The Genesis chip is an IGBT module co-developed with, and produced by, Vishay for use in photovoltaic systems in private homes. The module is used as the power unit in inverters for converting the DC voltage generated by the solar cells into AC voltage that can be fed into the grid. The big players in the inverter industry use patented technologies in the power unit, but there are also numerous not-so-large inverter manufacturers who do not use patented topologies. It is precisely these companies, which rely on standard topologies, that traditionally struggle to keep up with the big companies because of the challenge of meeting market requirements in terms of efficiency while simultaneously achieving a very high level of reliability.
Genesis is designed to enable these companies to compete better, with only minimal software changes required in order to integrate Genesis into an existing solution. The solution employs a standard boost topology with a bridge configuration. For the casing, EBV and Vishay consciously opted for a well-proven technology in the form of the ECONO2 (Econopack 2). Although cheaper casings than ECONO2 are available, which are also used in some of the latest generation of inverters, there is another important element that has to be factored into the equation, namely that the Econo2 casing permits an exceptionally high level of reliability. Since end customers base their calculations of the amortisation period for their photovoltaic systems on a functional period of more than 10 and sometimes even more than 20 years, it is unacceptable for them to have to exchange the inverter after only five or six years.
The basic idea of Genesis involves offering inverter developers a solution that is extremely easy to use, which they can integrate into their existing design within the scope of a migration path and without major effort, and that works with a high level of efficiency and reliability, whilst offering good electromagnetic compatibility. The success of Genesis in meeting these targets can be gauged by the fact that over 50 prospective customers in Europe, who could use this RoHS-compliant module, have already expressed serious interest, from Spain to Turkey and from Italy to Germany through to Eastern Europe. EBV defined the design initially with one key account customer, whereas the subsequent fine tuning ensued in close collaboration with several customers and developers from Vishay.
EBV developed Genesis for designs in which six-pack modules are already used. Many of the target customers already had ideas as to what they required, but the high NRE costs of a customer-specific design halted implementation. It is precisely here that the performance of the EBVchips comes into play, since Genesis is not designed for one customer only and not just for one national market, but can be used the world over.
EBV supplied the first samples without a built-in thermistor as a means of thermal protection, since most customers did not want this functionality. Nevertheless, EBV is capable of developing variants with a built-in thermistor within the space of two months. Since the responsible engineers at the Vishay and EBV factories communicate with each other via a direct communication channel, EBV insists it is possible to make changes to the design in real-time.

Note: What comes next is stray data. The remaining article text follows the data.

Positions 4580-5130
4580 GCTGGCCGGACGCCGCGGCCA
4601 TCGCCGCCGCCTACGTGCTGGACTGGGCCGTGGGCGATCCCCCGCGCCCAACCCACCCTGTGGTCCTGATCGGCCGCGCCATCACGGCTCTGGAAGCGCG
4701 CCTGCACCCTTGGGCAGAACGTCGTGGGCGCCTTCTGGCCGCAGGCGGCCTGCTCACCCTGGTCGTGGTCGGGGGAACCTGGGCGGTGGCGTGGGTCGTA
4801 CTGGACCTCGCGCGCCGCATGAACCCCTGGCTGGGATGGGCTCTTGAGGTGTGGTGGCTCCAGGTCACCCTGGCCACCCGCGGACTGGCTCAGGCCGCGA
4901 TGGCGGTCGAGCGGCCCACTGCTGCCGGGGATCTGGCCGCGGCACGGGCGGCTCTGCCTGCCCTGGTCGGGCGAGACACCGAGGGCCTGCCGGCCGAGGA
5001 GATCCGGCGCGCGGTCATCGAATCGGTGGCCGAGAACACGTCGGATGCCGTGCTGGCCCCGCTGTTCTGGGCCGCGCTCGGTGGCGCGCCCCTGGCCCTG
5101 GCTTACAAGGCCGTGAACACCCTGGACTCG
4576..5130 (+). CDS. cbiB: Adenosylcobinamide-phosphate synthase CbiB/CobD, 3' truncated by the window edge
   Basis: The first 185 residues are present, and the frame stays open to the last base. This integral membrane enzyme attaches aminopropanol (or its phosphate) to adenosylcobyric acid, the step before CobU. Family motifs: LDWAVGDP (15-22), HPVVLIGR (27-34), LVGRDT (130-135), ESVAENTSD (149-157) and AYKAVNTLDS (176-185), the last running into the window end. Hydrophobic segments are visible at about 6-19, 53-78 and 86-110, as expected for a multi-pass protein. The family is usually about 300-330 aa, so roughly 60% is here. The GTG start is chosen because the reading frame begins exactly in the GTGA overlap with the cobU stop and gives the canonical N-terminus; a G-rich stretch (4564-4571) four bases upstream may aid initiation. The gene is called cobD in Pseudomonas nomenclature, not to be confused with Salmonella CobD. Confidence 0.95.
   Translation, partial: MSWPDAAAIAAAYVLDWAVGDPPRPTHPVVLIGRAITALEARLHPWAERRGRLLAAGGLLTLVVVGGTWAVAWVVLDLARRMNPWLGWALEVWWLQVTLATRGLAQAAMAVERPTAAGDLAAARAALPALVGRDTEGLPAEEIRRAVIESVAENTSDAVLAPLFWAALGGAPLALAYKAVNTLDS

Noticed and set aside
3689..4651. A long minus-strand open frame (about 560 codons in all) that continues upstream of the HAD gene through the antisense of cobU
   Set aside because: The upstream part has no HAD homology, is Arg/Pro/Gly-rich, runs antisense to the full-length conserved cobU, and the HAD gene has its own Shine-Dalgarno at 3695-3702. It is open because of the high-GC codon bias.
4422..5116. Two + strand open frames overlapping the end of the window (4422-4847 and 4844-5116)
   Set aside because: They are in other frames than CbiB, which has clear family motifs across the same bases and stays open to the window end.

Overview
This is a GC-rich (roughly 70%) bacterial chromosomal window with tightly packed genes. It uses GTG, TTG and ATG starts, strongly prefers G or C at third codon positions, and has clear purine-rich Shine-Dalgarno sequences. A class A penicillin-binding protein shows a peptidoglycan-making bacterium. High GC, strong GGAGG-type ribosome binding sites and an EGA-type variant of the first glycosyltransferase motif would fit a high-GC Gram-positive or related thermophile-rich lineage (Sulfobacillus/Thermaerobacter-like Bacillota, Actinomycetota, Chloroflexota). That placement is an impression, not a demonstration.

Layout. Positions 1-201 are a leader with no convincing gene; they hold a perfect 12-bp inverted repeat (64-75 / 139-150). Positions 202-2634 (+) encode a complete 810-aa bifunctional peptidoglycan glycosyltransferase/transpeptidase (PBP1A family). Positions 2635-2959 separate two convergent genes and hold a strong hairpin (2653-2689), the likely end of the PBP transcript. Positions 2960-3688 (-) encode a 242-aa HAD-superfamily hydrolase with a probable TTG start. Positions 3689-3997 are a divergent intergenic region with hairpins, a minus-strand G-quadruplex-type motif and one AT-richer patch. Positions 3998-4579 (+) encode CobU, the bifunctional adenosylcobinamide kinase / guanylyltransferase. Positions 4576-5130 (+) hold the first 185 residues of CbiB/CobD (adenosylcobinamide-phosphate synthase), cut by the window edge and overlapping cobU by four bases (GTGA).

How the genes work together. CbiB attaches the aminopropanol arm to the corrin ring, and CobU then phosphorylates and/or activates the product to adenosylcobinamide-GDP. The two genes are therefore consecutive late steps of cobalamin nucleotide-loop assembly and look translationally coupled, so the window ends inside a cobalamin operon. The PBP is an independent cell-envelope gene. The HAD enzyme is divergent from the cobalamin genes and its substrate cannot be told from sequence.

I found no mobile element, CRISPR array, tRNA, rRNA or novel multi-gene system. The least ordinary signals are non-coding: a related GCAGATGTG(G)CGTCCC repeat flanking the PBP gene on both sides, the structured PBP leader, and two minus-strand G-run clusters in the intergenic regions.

Genesis is a complete power unit integrated into one module for single-phase inverters in photovoltaic applications. With its ratings of 600 V/50 A (in continuous operation) for a conversion frequency of 4 to 30 kHz, Genesis is targeted at applications in the residential sector, which mostly have a power rating of between 2,5 and 6 kVA.
The choice of semiconductor devices integrated into the module were chosen with an eye towards an extremely high-quality end product. For instance, the trench IGBTs, with their low collector to emitter saturation voltage of just 1,65 V, constitute a very desirable compromise between conduction and switching losses, whilst the silicon carbide diodes ensure particularly low switching losses and, at the same time, excellent EMC performance, since the blocking interval recovery time of SiC diodes is zero, such that the additional snubbing required can be significantly less than with conventional solutions.
The FRED silicon diodes act in turn as a boost bypass in the case of high input voltages, such that the module is provided with an effective means of protection against reverse polarity of the solar panels. As such, Genesis is ideally equipped for use in boost stages, which implement the concept of ‘maximum power point tracking’ of the photovoltaic modules with a downstream single-phase bridge for DC/AC conversion.
Genesis’ Econo2 casing, although not the cheapest, exhibits excellent electrical and thermal properties. With its solid copper base plate, the low thermal resistance between the chip and the casing improves the thermal performance, which is then further enhanced by being installed directly on the heatsink. Furthermore, the installation of a module is much easier than the installation of individual components, which boosts reliability and lowers system production costs.
EBV did not design Genesis to be the cheapest solution on the market, but rather focused on making it cost-effective. Since the cost of the IGBT module is fairly small proportionate to the cost of the whole inverter, EBV believes that a more efficient and reliable solution in a better casing represents the cheaper option at the end of the day. Consequently, it does not view this as a low-cost migration solution, but a migration towards higher performance coupled with higher efficiency.